Insulting a woman by calling her a female dog pre-dates the existence of the word bitch itself. The English language historian Geoffrey Hughes suggests the connection came about because of the Greek goddess of the hunt, Artemis (Diana in the Roman pantheon) who was often portrayed with a pack of hunting dogs and sometimes transformed into an animal herself. In Ancient Greece and Rome the comparison was a sexist slur equating women to dogs in heat, sexually depraved beasts who grovel and beg for men1.

The modern word bitch comes from the Old English bicce, which probably developed from the Norse bikkje, all meaning ‘female dog’. Its use as an insult was propagated into Old English by the Christian rulers of the Dark Age to suppress the idea of femininity as sacred. The insult “son of a bitch” (biche sone in Old English) originated to ridicule spiritual pagans, who worshipped the bitch goddess Diana1. The phrase evolved to mean a generally despicable or otherwise hateful man. Shakespeare, that master of verbal barbs, uses the insult twice in his plays. Once in Troilus and Cressida (1602), in the opening of Act II as Ajax comes upon Thersites2.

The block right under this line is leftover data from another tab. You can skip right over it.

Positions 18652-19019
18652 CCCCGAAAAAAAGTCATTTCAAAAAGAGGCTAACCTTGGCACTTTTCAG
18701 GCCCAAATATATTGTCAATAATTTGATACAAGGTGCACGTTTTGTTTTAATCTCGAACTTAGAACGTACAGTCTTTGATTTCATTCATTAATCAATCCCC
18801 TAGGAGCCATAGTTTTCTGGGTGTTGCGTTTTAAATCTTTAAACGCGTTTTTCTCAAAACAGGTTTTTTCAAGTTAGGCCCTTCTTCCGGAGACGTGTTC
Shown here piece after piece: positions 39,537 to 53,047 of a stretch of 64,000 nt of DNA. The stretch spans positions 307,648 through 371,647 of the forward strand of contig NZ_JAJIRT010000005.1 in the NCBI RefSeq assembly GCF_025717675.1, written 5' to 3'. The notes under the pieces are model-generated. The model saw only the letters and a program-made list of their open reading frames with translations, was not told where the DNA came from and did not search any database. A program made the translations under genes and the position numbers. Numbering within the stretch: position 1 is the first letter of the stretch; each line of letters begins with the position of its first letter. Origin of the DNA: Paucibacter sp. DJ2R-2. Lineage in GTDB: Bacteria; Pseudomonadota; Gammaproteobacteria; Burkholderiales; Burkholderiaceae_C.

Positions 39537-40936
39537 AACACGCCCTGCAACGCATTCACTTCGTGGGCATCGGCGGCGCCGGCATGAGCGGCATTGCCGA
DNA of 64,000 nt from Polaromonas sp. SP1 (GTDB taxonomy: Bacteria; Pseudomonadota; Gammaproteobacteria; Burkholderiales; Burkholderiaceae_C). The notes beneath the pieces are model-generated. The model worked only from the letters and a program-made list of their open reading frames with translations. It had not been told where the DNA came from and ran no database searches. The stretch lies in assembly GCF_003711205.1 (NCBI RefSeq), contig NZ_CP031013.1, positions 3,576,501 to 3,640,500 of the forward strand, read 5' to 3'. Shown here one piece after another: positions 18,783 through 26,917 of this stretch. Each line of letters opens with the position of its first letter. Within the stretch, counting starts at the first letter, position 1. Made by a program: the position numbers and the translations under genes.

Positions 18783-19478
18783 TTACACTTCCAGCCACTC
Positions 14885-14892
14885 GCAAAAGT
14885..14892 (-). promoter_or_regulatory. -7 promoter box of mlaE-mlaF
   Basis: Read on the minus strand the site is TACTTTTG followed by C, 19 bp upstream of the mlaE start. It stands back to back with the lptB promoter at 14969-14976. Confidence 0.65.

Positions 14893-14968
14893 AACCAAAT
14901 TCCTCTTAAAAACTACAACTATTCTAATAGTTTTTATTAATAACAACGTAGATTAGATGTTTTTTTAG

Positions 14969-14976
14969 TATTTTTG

Thou bitch-wolf’s son, canst thou not hear?

[beating him]

Feel, then.

And again in King Lear (1606), when the Earl of Kent is greeting Oswald2:

…[thou] art nothing but the composition of a knave, beggar, coward, pander, and the son and heir of a mongrel bitch.